I wanted to write a note about camping during tornado season, as the spring camping season has arrived. We have experienced camping during a tornado and had to leave the camper in the middle of the night to take shelter. Camping in bad weather can be scary, especially if don’t have a solid shelter to take cover in. A travel trailer is not a safe shelter, when it comes to tornados. A tornado could rip through a travel trailer like any old garden shed in your backyard. You need to know where your nearest storm or tornado shelter is at if you choose to go camping in the spring, especially in the midwest or plains states.
We were camping at Lake Wappapello State Park, in Missouri in the spring of 2009 when a tornado touched down about 4 miles from the park. We had just settled down to bed as the wind and rain was picking up, and the campground host knocked on the door. There were very few campers in the park and he had remembered seeing us drive in with the kids. He came to let us know that a tornado warning had just been issued, with a tornado spotted west of the park and headed our way.
We immediately grabbed the kids, jumped in the Jeep and drove up to the restroom facilities. We figured the cinder block and pine log building was the safest place to be. The restroom building actually had a laundry room in the center that we took shelter in. It was quite the experience. We were soaked just going from the jeep to the shelter. We had Reid (9 months old) in his car seat and Kyle (2 years old) laid on the floor in a blanket. Thankfully both kids were tired enough to fall asleep. We were able to get some intermittent cell service to track the weather on my cell phone. The tornado ended up passing us about 4 miles to the north. We stayed in the shelter for a couple of hours until things settled down and the weather forecasts were clear.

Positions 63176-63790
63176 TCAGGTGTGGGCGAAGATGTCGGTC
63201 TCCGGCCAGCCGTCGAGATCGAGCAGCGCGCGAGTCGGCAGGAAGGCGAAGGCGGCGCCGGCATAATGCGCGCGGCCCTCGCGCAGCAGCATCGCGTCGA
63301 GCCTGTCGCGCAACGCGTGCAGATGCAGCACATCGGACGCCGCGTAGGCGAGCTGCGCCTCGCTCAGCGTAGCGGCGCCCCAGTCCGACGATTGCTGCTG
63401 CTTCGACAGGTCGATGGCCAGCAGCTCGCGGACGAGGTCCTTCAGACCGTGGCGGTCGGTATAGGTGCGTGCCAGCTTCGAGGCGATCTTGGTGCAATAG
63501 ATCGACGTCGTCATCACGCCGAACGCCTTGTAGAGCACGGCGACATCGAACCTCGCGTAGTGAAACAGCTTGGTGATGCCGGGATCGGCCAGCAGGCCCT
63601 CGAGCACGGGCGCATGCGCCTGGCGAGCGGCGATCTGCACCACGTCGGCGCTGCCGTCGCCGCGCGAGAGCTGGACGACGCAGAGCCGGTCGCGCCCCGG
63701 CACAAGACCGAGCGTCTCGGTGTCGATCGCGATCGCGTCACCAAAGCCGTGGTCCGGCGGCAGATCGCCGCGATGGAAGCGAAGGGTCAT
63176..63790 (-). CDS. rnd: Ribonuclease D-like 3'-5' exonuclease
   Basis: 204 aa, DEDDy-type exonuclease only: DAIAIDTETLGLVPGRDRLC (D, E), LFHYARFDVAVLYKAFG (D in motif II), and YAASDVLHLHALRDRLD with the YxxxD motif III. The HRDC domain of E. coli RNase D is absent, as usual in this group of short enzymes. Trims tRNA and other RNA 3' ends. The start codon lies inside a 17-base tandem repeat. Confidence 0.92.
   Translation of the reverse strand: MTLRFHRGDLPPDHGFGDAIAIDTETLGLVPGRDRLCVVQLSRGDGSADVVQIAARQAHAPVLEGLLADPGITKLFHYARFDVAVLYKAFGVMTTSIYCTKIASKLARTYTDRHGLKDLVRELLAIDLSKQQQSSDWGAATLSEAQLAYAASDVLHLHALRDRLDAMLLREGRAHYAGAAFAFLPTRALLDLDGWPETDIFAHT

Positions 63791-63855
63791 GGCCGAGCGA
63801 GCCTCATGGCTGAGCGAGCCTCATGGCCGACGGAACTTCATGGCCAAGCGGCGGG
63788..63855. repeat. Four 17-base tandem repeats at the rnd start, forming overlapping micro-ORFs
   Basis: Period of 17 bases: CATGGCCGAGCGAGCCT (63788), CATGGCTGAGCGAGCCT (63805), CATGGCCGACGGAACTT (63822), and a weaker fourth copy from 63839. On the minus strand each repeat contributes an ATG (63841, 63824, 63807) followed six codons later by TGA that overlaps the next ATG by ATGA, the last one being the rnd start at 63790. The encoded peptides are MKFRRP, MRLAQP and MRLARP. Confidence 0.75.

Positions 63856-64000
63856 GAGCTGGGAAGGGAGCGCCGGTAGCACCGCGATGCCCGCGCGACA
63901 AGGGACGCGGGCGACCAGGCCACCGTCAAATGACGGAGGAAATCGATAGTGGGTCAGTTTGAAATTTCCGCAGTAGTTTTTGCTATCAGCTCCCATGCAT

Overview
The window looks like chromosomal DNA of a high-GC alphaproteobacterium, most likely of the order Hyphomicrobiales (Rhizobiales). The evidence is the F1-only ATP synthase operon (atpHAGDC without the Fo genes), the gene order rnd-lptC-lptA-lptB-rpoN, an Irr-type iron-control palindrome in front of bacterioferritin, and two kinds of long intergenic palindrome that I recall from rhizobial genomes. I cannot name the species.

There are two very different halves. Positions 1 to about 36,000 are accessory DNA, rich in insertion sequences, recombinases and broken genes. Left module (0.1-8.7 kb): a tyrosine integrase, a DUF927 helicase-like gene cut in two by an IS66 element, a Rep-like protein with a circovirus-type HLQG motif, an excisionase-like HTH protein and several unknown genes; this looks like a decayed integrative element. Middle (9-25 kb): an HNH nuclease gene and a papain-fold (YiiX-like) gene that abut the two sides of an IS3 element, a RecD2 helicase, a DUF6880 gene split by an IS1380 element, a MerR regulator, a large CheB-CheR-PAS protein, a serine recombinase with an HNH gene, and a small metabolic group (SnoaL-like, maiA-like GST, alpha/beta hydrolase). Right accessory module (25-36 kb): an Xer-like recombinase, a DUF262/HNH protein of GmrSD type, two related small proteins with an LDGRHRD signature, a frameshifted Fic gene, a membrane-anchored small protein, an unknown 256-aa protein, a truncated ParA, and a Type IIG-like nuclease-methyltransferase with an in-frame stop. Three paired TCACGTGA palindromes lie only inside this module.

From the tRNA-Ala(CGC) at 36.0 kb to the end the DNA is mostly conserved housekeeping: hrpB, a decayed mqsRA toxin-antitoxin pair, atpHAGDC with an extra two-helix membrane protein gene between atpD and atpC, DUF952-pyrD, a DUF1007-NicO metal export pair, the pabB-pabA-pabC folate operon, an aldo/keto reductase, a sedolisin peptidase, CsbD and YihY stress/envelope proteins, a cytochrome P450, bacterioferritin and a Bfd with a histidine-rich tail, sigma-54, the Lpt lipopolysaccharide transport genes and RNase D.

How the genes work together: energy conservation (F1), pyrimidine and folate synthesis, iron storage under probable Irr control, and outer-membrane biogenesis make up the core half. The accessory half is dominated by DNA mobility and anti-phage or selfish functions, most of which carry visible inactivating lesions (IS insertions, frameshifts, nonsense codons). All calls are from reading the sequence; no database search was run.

We were so thankful that the host stopped to give us the warning. Even though the tornado didn’t come through the park, we were able to get our kids out of harms way in case it did. We now carry a crank weather radio with us, so we can get weather warnings, even if there is no cell service or electricity. Things become a little more real and scary when your kids are with you and we have become more aware of the weather and our surroundings while camping.
At any rate, I wanted to share this story with you as a reminder to watch the weather when you are headed out for some spring camping. Always be aware of where the nearest shelters are at and don’t hesitate to take shelter if the weather is looking scary. The bathhouses are the most likely place that you can take shelter at in the park. Many people have smart phones now days that will give you notifications of severe weather, but you should still get a specific weather radio. You can’t always count on having cell service, especially enough to transmit data. Get yourself a crank weather radio so you can get weather updates.
If you have some other safety ideas or have had the same experiences, I’d love to hear from you. Please share in the comments below.
We own the American Red Cross FRX3 Crank Radio
Here are some other FRX radio options: